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Williamsburg - Governor's Palace

 

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Governor's Palace

One of three great public buildings in Williamsburg

A professor from the College of William and Mary sketched a Williamsburg vista in a book published in 1724, when the city was just 25 years old.

"From the Church," he said, "runs a Street northward called Palace Street; at the other end of which stands the Palace or Governor's House, a magnificent Structure built at the publick Expense, finished and beautified with Gates, Fine Gardens, Offices, Walks, a fine Canal, Orchards, &c. . . . This likewise has the ornamental Addition of a good Cupola or Lanthorn, illuminated with most of the Town, upon Birth-Nights, and other Nights of occasional Rejoicings."

Completed in 1722 following 16 years of construction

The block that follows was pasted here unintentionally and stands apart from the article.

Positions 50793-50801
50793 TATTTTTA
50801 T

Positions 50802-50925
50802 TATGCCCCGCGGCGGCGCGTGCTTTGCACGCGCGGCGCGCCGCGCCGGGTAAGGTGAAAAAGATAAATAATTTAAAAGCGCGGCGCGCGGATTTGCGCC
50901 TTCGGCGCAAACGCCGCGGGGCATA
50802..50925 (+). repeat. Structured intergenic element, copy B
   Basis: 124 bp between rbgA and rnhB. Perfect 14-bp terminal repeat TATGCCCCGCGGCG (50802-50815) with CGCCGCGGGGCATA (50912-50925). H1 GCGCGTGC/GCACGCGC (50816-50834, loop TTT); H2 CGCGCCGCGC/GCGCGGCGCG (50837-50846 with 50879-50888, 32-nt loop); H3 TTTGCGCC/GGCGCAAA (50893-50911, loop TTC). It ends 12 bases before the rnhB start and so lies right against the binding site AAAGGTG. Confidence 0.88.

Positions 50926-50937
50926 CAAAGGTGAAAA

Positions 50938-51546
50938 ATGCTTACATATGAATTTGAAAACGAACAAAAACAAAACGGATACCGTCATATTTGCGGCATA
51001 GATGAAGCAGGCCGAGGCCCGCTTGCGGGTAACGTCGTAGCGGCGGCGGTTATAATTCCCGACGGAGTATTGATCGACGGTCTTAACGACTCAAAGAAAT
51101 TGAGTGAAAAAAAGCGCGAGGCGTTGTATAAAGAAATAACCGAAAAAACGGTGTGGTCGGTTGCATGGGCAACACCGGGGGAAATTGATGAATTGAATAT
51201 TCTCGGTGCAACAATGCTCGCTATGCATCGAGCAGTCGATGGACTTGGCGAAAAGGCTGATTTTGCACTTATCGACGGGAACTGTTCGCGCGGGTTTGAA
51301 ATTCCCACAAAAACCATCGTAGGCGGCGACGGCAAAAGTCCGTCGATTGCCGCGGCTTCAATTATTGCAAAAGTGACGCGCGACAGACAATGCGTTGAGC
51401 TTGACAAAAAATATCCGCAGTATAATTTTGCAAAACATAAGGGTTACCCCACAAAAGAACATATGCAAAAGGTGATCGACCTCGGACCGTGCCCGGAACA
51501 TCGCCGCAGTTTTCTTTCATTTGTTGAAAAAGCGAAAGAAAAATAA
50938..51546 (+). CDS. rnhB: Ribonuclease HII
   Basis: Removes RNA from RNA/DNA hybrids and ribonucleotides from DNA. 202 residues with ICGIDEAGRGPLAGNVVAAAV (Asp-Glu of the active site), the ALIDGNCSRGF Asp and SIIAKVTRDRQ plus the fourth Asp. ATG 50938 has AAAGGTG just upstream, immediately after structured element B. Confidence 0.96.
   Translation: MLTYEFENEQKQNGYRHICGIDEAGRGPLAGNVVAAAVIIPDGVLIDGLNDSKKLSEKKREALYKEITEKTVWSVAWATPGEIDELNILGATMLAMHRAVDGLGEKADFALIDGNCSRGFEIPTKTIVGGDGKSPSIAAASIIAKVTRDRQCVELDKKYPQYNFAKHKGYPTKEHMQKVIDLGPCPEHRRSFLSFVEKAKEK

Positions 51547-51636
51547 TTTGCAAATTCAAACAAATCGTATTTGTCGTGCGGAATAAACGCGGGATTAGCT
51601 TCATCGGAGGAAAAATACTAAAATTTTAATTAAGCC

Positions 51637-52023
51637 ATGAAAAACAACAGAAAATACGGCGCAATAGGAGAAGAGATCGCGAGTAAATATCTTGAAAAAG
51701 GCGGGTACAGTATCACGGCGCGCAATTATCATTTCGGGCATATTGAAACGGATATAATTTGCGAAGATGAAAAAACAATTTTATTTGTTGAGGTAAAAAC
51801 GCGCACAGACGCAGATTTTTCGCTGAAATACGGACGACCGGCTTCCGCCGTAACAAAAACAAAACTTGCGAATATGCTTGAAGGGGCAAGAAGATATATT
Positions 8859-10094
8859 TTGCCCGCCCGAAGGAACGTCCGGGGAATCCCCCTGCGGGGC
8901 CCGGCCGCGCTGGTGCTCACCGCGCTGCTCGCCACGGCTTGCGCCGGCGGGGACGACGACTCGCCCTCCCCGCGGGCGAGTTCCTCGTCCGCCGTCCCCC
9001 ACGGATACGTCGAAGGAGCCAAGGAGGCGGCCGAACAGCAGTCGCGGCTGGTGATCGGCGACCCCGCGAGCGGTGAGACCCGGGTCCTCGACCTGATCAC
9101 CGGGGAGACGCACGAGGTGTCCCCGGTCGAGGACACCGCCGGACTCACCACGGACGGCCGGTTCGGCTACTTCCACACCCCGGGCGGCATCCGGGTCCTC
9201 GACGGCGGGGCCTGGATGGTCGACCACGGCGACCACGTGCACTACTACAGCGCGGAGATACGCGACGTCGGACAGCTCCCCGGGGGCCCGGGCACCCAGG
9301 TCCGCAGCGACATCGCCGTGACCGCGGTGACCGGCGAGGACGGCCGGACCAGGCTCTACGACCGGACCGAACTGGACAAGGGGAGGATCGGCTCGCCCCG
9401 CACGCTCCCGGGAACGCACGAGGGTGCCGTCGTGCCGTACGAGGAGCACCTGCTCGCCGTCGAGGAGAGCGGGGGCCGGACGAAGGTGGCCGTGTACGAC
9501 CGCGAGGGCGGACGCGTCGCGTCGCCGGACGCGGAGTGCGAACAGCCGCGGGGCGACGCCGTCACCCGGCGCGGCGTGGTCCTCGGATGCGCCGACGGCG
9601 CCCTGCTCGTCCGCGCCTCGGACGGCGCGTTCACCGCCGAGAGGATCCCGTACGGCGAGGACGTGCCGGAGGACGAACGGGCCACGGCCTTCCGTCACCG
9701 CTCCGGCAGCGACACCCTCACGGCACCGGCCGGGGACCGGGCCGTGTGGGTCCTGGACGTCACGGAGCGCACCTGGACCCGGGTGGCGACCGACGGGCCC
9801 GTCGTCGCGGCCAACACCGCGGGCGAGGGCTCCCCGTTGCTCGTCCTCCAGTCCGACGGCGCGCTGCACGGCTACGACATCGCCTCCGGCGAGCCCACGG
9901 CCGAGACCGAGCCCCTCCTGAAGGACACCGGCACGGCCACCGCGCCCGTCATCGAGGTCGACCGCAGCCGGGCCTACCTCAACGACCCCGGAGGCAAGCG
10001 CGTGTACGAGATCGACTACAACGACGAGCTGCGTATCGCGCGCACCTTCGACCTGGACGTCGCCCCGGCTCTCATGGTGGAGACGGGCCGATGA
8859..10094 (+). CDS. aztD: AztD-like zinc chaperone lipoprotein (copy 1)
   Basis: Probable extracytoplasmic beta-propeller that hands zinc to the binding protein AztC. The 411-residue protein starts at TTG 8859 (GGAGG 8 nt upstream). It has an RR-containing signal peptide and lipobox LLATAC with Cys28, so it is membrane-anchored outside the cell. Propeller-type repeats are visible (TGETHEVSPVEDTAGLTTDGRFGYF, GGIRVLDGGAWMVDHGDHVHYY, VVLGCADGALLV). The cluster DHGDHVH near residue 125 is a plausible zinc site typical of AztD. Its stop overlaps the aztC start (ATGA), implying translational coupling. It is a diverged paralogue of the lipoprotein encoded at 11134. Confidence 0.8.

The Governor's Palace officially had been finished two years before the book was published (in 1722), after 16 years of fitful building. But it stood now, one of the finest homes of its kind in America, as a physical metaphor for the position vice royalty enjoyed in the capital of England's largest American colony.

In the words of one modern writer, the Palace visitor traveled a "carefully orchestrated procession of spaces moving toward and culminating in the presence" of the king's immediate representative in Virginia. Down Palace green, through the ornamental iron gates, across the forecourt, up the stone steps, into the hall with its display of muskets and the royal coat of arms, up the stairs, and into the governor's upper middle room, the visitor arrived at the chamber of power.

Governor Nott persuaded Virginia General Assembly to authorize construction

The governor's house was the third great public building of Williamsburg, after the Wren Building and the Capitol. Governor Edward Nott persuaded the General Assembly to authorize its construction with an act passed October 23, 1705, but appropriation of the 3,000 needed to get started was withheld until June 22 of the following year.

Henry Cary first of three contractors to work on construction of governor's house